What It Means When Men Experience After-Dribble When Peeing

After going number one, most men would feel a sense of relief. The urge to pee has finally passed, and you've gone from a feeling of uncomfortable fullness to a relaxed and empty bladder — or so you thought. Known as post-micturition incontinence (or more informally, after-dribble), the condition is characterized by a small amount of urine leakage that occurs after men have peed, the Continence Foundation of Australia explains.

The reason for this leakage is that the neighboring muscles around the urethra are not contracting as they should. As a result, the bladder isn't fully emptied after urinating, even if it may feel like it is. Research has shown that prevalence rates of post-micturition incontinence among males tend to vary around the world. In a 2019 scientific review published in Investigative and Clinical Urology, one regional study in the U.S. revealed a prevalence rate of 8.7%, while another study in China found that prevalence rates stood at 9.4%. An alternate Finnish study yielded a considerably higher prevalence rate, however, of around 58%. Here's what it might mean if you're experiencing after-dribble on a regular basis.

Experiencing after-dribble may mean a person has an enlarged prostate or weak pelvic floor muscles

In some cases, after-dribble may be indicative of an enlarged prostate, according to experts at Urological Associates. Beginning in one's 20s, the prostate never stops growing. In the event that the organ becomes too large to the point of causing urinary symptoms, such as after-dribble, this is known as benign prostatic hyperplasia (BPH).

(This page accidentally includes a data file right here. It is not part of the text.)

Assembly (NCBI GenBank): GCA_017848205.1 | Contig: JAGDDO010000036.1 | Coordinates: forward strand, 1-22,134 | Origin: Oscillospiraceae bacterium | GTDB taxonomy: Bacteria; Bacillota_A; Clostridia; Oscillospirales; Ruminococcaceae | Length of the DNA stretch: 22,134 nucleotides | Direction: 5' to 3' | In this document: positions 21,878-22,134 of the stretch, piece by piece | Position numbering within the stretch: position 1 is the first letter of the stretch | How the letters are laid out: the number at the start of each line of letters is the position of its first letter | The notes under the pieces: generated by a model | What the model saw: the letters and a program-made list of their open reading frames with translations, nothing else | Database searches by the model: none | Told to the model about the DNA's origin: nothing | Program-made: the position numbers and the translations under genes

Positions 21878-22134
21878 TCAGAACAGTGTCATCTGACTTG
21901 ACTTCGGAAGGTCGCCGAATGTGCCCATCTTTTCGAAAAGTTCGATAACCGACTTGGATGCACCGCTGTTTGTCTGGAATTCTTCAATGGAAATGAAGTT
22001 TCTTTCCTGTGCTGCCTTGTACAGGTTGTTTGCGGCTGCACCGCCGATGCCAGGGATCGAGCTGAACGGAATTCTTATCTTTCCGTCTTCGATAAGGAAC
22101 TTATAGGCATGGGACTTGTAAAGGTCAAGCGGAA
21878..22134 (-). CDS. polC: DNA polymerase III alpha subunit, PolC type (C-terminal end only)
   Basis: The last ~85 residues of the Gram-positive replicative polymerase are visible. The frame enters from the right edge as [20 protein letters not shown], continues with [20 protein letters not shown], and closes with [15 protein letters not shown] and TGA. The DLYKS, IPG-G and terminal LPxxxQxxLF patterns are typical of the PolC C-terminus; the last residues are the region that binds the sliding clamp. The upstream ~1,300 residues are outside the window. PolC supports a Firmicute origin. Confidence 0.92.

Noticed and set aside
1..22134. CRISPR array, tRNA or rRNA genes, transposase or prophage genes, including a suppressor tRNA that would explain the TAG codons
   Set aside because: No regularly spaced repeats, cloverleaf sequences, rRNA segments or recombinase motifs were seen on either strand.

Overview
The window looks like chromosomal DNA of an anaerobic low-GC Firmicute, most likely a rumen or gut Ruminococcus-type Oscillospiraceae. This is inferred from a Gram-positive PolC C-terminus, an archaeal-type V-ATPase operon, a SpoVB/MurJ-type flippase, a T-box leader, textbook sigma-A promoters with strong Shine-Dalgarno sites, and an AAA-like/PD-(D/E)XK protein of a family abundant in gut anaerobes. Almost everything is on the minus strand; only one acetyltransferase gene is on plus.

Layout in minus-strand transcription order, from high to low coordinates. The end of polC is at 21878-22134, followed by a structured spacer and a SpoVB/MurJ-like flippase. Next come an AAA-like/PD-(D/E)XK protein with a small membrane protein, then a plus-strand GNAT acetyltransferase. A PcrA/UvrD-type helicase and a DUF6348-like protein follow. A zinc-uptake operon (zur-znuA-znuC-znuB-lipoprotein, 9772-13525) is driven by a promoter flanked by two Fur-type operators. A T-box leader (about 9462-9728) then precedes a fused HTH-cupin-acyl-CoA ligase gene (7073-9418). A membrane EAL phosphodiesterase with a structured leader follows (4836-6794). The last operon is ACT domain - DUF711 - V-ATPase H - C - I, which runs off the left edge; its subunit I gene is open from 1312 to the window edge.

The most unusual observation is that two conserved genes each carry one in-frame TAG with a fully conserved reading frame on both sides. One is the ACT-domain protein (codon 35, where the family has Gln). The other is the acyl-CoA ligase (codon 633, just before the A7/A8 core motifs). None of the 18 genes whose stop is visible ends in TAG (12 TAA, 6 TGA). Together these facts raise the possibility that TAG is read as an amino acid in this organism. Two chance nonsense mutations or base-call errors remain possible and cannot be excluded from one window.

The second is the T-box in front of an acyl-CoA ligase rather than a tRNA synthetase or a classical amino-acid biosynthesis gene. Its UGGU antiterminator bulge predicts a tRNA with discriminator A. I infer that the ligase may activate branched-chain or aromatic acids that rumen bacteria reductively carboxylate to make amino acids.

Experiencing after-dribble could also mean that a person has a weak pelvic floor. In fact, researchers from the 2019 scientific review point out that having weak pelvic floor muscles is the primary factor associated with post-micturition incontinence. This muscle weakness can develop for a number of reasons and has been seen in connection with chronic coughing, being overweight, straining during a bowel movement, surgery, and engaging in routine heavy lifting in one's line of work. While the research is mixed, some studies have also linked after-dribble with erectile dysfunction.

How men can manage after-dribble

Some at-home methods for managing after-dribble include being mindful of how much water you're drinking, steering clear of alcohol or caffeine, maintaining a healthy weight, and practicing kegel exercises. This involves squeezing one's pelvic floor muscles (the muscles that stop the flow of urine), holding the muscles tight for 3 seconds, and then releasing for 3 seconds before repeating. Mayo Clinic experts advise doing three sets of 10 kegel exercises each day while varying your positioning over time, such as sitting, walking, or lying down.

The Continence Foundation of Australia adds that sitting on the toilet while urinating may also help prevent after-dribble. Additionally, try placing three fingers behind the scrotum and lightly pushing upwards and forwards to help facilitate the flow of urine through the urethra. Afterwards, shake or squeeze the penis and apply this pressure with your fingertips behind the scrotum two more times to help ensure there's no leftover urine in the urethra. If you're experiencing after-dribble, reach out to your doctor, especially if you're experiencing any additional urinary symptoms, such as difficulty peeing, a slow urine stream, nocturia, a burning sensation when peeing, or more. Once an underlying health condition has been ruled out, your doctor may alternatively suggest medication or surgery (via Urology Associates).